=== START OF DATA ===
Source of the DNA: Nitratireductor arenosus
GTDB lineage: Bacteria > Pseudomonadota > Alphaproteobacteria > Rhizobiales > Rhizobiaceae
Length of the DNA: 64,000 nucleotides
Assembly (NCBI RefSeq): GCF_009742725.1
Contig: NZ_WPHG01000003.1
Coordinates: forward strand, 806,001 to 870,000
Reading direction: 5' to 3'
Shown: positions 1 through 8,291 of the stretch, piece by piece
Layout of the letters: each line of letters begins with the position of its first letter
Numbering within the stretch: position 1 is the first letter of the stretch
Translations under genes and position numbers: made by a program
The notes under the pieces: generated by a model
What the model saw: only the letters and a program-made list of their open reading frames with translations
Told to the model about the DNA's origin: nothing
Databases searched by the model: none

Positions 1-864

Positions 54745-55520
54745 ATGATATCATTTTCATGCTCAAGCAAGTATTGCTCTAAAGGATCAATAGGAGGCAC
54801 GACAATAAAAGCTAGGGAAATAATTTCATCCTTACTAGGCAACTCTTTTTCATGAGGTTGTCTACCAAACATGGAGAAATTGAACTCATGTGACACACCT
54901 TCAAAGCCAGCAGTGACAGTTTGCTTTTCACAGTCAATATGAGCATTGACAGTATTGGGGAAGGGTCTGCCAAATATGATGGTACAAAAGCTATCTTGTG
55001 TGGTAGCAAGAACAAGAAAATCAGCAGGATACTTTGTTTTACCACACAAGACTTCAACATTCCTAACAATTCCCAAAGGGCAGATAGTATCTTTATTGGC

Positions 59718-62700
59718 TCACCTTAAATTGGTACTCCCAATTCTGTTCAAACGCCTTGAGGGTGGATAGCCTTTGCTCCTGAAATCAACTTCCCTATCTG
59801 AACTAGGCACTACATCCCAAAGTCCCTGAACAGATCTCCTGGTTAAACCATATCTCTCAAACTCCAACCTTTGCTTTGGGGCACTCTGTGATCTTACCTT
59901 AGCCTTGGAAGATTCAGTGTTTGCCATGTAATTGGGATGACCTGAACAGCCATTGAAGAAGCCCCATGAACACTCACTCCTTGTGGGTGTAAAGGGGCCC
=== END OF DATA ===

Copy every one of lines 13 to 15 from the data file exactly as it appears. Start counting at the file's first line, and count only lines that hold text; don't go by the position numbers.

What the model saw: only the letters and a program-made list of their open reading frames with translations
Told to the model about the DNA's origin: nothing
Databases searched by the model: none